Degrees and Intervals, Oh My!

I know this been hashed over a few times on this forum, but after my misreading / misunderstanding of a recent post, I had put together some information that someone (especially a newer bass player) may find useful. As people process information and learn differently, I figured I’d share some information that helped me with my personal understanding of some important musical concepts.

When musicians refer to Degrees, it is very important to understand the context from which the speaker is speaking, otherwise its very easy for the listener or student to get confused.

The first way of describing degrees is to refer to each note in terms of its POSITION in the Major scale. For example in a C Major Scale, we have the following notes: C, D, E, F, G, A, B, (C). In this method of describing a scale we will assign a number or designation to each note in the scale, starting with the first note, in this case “C”. For example: C (Root or 1), D (2 or 2nd), E (3 or 3rd), F (4 or 4th), G (5 or 5th), A (6 or 6th), B (7 or 7th), C (Octave or Root again). As shown below in the basic “box pattern” of a major scale.


So far so good, and I hope not too confusing. Using this method, other scales or modes are often described in relation to the shared Root note Major scale. Say for example someone using this method would like to describe the pattern of a C minor scale (C, D, Eb, F, G, Ab, Bb, (C)) it would be described in terms of its relation to the C Major scale. So in a C minor scale we can see that the E is flat (1 half step or fret lower), the A is flat and the B is flat in comparison to the C Major Scale.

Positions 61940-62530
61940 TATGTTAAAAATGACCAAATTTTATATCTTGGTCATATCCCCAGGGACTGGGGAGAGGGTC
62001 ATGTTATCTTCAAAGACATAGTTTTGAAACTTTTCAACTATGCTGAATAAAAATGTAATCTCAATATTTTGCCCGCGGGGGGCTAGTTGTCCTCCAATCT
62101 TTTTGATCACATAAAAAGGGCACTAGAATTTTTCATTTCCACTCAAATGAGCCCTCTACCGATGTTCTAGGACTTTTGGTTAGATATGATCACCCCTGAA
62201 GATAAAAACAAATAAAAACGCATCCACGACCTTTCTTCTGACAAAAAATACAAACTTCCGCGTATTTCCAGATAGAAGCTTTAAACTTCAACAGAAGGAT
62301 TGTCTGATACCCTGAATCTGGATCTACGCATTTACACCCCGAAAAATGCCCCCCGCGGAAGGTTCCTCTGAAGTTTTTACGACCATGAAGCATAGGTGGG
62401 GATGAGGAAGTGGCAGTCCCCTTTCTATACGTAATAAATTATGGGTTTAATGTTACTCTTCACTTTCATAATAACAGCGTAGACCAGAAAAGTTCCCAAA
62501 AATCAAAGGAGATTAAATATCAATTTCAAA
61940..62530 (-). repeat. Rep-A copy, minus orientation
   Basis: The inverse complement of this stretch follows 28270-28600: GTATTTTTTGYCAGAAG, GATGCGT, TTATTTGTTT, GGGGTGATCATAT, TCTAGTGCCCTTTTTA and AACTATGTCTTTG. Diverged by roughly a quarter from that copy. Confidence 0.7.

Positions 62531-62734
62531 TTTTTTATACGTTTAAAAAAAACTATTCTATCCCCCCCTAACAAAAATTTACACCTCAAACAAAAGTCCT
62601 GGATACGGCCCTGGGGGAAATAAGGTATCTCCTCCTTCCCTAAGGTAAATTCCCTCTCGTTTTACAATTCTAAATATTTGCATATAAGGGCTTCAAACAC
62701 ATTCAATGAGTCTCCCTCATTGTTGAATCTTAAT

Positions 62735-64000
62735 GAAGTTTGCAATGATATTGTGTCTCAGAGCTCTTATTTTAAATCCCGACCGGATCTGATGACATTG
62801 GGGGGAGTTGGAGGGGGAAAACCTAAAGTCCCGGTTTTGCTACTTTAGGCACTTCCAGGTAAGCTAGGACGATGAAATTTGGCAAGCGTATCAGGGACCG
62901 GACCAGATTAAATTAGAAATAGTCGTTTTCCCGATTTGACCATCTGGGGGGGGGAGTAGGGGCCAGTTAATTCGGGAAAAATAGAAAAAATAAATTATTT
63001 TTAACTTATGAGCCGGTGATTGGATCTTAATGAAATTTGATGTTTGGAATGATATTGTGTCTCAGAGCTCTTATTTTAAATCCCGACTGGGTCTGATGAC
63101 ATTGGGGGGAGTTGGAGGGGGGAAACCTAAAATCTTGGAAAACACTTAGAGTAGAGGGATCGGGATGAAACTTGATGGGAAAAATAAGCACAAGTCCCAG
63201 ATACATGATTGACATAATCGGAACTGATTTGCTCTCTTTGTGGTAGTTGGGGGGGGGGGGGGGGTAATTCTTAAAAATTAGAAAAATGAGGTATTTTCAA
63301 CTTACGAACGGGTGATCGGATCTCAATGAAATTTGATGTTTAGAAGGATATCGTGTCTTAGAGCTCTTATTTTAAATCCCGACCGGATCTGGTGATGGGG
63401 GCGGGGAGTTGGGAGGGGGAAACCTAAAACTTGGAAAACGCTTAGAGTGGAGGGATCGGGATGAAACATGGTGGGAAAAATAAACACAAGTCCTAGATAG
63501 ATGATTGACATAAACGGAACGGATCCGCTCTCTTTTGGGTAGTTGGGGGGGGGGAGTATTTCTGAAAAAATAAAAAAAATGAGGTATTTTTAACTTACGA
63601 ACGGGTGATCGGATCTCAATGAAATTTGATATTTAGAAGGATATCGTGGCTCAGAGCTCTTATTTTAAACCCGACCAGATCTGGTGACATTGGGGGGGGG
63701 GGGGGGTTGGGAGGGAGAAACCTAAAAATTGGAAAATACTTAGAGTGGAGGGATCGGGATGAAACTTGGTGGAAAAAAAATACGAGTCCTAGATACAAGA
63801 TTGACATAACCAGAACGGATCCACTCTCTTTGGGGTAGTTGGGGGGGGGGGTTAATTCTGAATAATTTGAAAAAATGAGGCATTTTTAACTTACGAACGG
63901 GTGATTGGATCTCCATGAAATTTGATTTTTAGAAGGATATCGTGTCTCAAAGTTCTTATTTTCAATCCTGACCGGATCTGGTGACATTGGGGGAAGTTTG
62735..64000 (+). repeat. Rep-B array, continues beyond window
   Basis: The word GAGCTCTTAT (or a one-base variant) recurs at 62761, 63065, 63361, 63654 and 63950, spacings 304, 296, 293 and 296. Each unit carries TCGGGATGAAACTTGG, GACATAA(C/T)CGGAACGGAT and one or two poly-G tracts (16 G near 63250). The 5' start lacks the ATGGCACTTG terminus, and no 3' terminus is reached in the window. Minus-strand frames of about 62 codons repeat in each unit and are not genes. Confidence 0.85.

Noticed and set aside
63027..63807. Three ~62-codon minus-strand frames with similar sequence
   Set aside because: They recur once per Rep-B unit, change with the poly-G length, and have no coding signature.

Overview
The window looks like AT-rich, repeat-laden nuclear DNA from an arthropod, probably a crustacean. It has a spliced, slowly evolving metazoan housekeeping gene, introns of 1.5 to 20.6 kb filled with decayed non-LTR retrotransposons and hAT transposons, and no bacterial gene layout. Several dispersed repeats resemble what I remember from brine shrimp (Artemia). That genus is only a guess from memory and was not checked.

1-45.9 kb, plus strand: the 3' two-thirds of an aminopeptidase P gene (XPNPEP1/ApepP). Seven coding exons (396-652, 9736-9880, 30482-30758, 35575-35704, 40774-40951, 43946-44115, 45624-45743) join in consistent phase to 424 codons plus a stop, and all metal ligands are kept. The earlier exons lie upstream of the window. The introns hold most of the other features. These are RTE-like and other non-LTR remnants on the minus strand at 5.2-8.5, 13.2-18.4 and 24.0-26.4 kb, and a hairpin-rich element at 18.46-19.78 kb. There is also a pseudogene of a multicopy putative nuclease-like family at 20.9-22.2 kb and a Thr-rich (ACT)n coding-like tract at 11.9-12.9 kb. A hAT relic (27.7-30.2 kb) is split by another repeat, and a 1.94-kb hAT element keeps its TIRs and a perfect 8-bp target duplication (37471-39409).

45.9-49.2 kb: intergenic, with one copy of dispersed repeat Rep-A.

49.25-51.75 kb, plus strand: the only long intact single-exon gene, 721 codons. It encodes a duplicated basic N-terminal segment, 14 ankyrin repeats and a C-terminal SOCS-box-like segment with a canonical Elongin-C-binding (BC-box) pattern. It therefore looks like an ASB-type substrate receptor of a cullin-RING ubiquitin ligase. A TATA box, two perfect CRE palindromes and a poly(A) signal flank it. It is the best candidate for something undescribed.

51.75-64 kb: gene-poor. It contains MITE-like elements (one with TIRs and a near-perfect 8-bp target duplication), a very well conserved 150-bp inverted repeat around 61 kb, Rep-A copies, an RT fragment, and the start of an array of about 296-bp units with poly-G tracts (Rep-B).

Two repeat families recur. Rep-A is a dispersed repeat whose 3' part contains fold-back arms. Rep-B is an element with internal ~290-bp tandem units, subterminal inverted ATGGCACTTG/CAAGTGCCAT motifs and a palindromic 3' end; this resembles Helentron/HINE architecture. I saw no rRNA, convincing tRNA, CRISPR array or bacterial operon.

This is pretty easy to visualize. Most beginner players know (or will know it after a couple lessons) the “box pattern” of the Major scale. If you tell that player to flat the 3rd, the 6th and the 7th notes, you are telling them to take the Major scale that they know and adapt it to a new scale pattern starting from the same root. If, you wanted to teach this same student a Dorian scale, you just tell them to flat the 3rd and 7th notes. And so forth. There’s nothing wrong with this approach and makes approaching new scales relatively easy to a beginner, but it can lead to confusion when other degree methods are learned or being utilized.

The second way to describe a degree is in relation of one note to another note IN THAT SCALE. This is similar to what was discussed above, but there are some subtle differences. I’ve always call this Scale Degree in my head, but there’s probably a proper or better name for this. To use this method one simply counts the number of notes (including the starting note) between target note and destination note - giving us a Unity, 2nd, 3rd, 4th, 5th, 6th, 7th and Octave (I don’t believe these terms are generally going to be used outside of a single octave, there’s probably some terminology for this but I’ve not studied that as of yet).

Using this Scale Degree method, with a C Major scale as an example, if we ascend from a C to an E we’ve “gone up a 3rd” and from E to G, again we’ve gone up a 3rd. Ascending from a C to a G we’ve gone up a 5th. Descending works the same way, if we descend from C to G, we’ve gone down a 4th. Ascending by two 3rds is a 5th. And so forth.

If we receive an instruction saying play an ascending C Major scale skipping by 3rds. We can understand that to mean it should be played as such: C followed by E, D followed by F, E followed by G, F followed by A, G followed by B, A followed by C, B followed by D (for sake of completeness), and lastly C. In tab format, it looks like this: